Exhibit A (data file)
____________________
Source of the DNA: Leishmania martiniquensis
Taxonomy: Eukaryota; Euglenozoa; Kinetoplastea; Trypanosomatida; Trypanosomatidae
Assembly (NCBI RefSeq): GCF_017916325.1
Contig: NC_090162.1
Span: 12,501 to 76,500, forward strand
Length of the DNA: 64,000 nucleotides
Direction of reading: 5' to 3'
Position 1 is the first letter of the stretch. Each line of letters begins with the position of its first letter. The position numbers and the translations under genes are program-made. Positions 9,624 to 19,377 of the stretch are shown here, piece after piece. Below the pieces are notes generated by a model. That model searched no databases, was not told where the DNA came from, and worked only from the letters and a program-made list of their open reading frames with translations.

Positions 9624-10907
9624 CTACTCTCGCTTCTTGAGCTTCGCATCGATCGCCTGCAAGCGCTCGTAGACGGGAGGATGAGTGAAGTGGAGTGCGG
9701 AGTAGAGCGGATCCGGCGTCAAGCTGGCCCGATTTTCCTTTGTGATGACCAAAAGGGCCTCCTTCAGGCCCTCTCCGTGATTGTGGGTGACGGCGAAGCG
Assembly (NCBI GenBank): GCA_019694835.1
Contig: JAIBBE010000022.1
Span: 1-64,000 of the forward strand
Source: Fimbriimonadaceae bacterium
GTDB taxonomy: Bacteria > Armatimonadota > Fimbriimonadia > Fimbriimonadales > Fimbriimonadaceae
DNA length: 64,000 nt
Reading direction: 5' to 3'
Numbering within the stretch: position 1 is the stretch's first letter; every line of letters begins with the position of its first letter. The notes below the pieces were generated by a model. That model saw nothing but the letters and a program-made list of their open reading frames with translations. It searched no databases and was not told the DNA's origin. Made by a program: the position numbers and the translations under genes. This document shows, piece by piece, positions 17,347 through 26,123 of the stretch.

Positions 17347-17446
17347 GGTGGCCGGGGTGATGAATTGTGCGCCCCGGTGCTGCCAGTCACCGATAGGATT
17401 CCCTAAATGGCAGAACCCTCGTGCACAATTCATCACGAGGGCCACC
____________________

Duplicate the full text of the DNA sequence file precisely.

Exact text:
Source of the DNA: Leishmania martiniquensis
Taxonomy: Eukaryota; Euglenozoa; Kinetoplastea; Trypanosomatida; Trypanosomatidae
Assembly (NCBI RefSeq): GCF_017916325.1
Contig: NC_090162.1
Span: 12,501 to 76,500, forward strand
Length of the DNA: 64,000 nucleotides
Direction of reading: 5' to 3'
Position 1 is the first letter of the stretch. Each line of letters begins with the position of its first letter. The position numbers and the translations under genes are program-made. Positions 9,624 to 19,377 of the stretch are shown here, piece after piece. Below the pieces are notes generated by a model. That model searched no databases, was not told where the DNA came from, and worked only from the letters and a program-made list of their open reading frames with translations.

Positions 9624-10907
9624 CTACTCTCGCTTCTTGAGCTTCGCATCGATCGCCTGCAAGCGCTCGTAGACGGGAGGATGAGTGAAGTGGAGTGCGG
9701 AGTAGAGCGGATCCGGCGTCAAGCTGGCCCGATTTTCCTTTGTGATGACCAAAAGGGCCTCCTTCAGGCCCTCTCCGTGATTGTGGGTGACGGCGAAGCG
Assembly (NCBI GenBank): GCA_019694835.1
Contig: JAIBBE010000022.1
Span: 1-64,000 of the forward strand
Source: Fimbriimonadaceae bacterium
GTDB taxonomy: Bacteria > Armatimonadota > Fimbriimonadia > Fimbriimonadales > Fimbriimonadaceae
DNA length: 64,000 nt
Reading direction: 5' to 3'
Numbering within the stretch: position 1 is the stretch's first letter; every line of letters begins with the position of its first letter. The notes below the pieces were generated by a model. That model saw nothing but the letters and a program-made list of their open reading frames with translations. It searched no databases and was not told the DNA's origin. Made by a program: the position numbers and the translations under genes. This document shows, piece by piece, positions 17,347 through 26,123 of the stretch.

Positions 17347-17446
17347 GGTGGCCGGGGTGATGAATTGTGCGCCCCGGTGCTGCCAGTCACCGATAGGATT
17401 CCCTAAATGGCAGAACCCTCGTGCACAATTCATCACGAGGGCCACC